El Centrocampista

Politics, Goodbyes and Booing the National Anthem – Spanish Football around the Web

AP Photo/Daniel Ochoa de Olza

The Copa del Rey produced some fantastic moments over the course of the season, highlighted by Espanyol’s late surge against Cordoba; Malaga’s choke job against Real Madrid; Mirandes’ stunning run to the semis, including an amazing comeback against Espanyol and the story of the banker/player, before losing to Athletic; and a tense el clasico quarter final that saw a sumptuous goal from Abidal and Madrid almost overturn Barcelona at the Camp Nou in the second leg.

Before the tournament got going, I looked at Pep’s record in the cup, which was quite formidable.  The Barça coach  was 15W 4D 3L going in to the 2011/12 edition and he went from strength to strength, winning six and drawing two, to put his record at 21W 6D and 3L.  The Final was his swansong with la Blaugrana as he will step aside to figure out his next challenge.

The Final this year matched the two most successful clubs in the competition—FCB with 25 trophies and Athletic with 23.  Barça were looking for a fitting send off for Pep while Bilbao aimed to salvage something from a season of eye catching football without the payoff: 10th in La Liga and Runners-Up in the Europa League.

Copa del Rey Final

After a month and a half of intense build up, fans and players had to wait three months before the final.  That seems odd.  Add to that the confusion over the date and the location, plus the fact that Euro 2012 preparations have already started, and you got a weird mix.  But the fans were epic, with lots of noise and flags and banners.  In that aspect, the final was a epic.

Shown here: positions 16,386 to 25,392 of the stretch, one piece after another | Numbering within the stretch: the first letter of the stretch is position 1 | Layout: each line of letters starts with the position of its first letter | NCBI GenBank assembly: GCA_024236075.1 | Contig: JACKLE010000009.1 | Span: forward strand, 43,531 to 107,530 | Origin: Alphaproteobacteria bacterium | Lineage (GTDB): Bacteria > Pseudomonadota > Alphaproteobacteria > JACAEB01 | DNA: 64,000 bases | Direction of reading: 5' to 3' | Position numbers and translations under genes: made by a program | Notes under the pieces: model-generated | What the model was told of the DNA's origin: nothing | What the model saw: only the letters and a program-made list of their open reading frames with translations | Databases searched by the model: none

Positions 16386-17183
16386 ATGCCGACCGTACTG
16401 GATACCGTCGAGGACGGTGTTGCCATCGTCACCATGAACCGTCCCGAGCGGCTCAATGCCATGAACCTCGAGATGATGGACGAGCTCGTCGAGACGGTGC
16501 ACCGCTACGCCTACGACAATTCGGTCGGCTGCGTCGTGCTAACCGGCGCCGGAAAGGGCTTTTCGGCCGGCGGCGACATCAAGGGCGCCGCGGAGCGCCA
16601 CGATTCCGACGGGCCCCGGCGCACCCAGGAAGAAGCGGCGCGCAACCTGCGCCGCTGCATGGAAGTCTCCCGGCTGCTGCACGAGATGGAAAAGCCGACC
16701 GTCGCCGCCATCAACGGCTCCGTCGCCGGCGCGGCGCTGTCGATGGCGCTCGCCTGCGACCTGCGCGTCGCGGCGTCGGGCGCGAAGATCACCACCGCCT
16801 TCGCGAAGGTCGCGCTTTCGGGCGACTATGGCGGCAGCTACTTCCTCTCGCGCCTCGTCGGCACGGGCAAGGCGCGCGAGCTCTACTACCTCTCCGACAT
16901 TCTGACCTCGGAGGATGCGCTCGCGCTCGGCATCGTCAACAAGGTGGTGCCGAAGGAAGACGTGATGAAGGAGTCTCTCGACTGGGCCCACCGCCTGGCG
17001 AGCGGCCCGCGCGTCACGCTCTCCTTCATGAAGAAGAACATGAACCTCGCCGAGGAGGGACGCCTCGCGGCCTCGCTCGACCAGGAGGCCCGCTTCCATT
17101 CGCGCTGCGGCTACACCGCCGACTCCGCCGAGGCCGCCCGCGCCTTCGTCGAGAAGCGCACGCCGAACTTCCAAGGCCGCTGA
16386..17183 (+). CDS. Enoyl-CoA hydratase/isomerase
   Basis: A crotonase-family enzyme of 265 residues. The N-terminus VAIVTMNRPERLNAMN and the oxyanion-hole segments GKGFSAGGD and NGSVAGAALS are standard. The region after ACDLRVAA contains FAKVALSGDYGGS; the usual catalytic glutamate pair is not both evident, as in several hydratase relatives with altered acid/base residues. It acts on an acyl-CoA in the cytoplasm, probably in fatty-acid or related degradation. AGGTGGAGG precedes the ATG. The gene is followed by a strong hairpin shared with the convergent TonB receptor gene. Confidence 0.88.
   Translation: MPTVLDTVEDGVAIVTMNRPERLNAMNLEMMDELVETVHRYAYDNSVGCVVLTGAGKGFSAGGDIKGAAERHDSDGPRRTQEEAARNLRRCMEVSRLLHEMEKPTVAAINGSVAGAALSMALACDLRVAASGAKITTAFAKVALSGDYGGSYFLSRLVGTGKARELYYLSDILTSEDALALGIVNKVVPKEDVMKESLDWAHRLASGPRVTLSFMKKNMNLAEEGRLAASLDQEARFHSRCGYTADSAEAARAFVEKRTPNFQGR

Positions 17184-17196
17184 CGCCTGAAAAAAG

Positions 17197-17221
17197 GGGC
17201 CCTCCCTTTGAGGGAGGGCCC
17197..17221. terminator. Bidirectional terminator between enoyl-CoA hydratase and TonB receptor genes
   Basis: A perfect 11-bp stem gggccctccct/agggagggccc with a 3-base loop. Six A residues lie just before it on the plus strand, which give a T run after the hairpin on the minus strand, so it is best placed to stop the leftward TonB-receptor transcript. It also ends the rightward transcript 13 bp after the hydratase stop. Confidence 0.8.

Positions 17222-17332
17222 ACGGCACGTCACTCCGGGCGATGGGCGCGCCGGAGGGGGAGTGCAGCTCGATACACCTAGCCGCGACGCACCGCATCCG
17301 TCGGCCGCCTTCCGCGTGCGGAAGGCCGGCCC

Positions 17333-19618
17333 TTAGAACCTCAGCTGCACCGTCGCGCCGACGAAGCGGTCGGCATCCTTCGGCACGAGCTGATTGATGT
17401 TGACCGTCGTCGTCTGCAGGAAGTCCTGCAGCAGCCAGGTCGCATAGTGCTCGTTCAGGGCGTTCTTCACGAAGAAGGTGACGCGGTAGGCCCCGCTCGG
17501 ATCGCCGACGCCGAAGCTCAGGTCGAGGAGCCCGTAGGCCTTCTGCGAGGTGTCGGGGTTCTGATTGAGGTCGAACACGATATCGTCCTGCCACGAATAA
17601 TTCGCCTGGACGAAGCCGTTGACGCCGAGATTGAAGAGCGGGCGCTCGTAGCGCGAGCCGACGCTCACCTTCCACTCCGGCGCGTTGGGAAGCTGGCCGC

What a start for Barcelona.  Alves and Puyol were hurt and Abidal was recovering from surgery so their back line was patched together, but the front six were top choice and after it right from the beginning.  Messi almost scored in the opening 30 seconds and Pedro had a shot deflected 90 seconds later before converting the resulting corner kick scramble.

Despite the fast start, there was still some rust on la Blaugrana machine, especially from Sanchez, but Athletic were in quicksand.  Slow, plodding, Muniain not getting any touches; this was a different team than in either league game.  After 20 minutes, Barça doubled the trouble as Iniesta split open the defence and Messi blasted home from a sharp angle.  Then Pedro grabbed his second of the night minutes later when Xavi laid off for him to curl in with his left foot.  3-0 inside half an hour.

Los Leones immediately responded, forcing Pinto into a save and then it appeared as if Pique hauled down Llorente in the box.  If the second goal didn’t break Athletic then the third goal did as they were all over the place for the rest of the half.  The second half was mere formality for Barça as despite an improvement in their play, the result was beyond Los Leones.

Phil Ball’s final Soccernet column of the season set the political background (regional autonomy, booing the national anthem, a far right demonstration) for the Cup Final before moving on to the game itself, a match in which Athletic just could not match Pep’s squad in intensity and depth.

Sid Lowe commented on the completion of the Pep cycle—the fourteenth trophy he won was the same as his first.  And now the next chapter begins.

Chalk on the Boots provided a tactical analysis of the game for El Centrocampista.  He focused on the pressing of each team, the midfield battle (won by FCB), and another poor performance by Amorebieta.  The Blaugrana were fresh, sharp and hungry, which contributed to their domination and easy victory.

Finally, Kxevin of Barcelona Football Blog wrapped up the season and Pep’s time in charge basking in a glorious performance from a glorious team.  Players rested with no challenge around the corner were able to fully hit heights, especially in frantic opening half hour to win yet another cup for the club.

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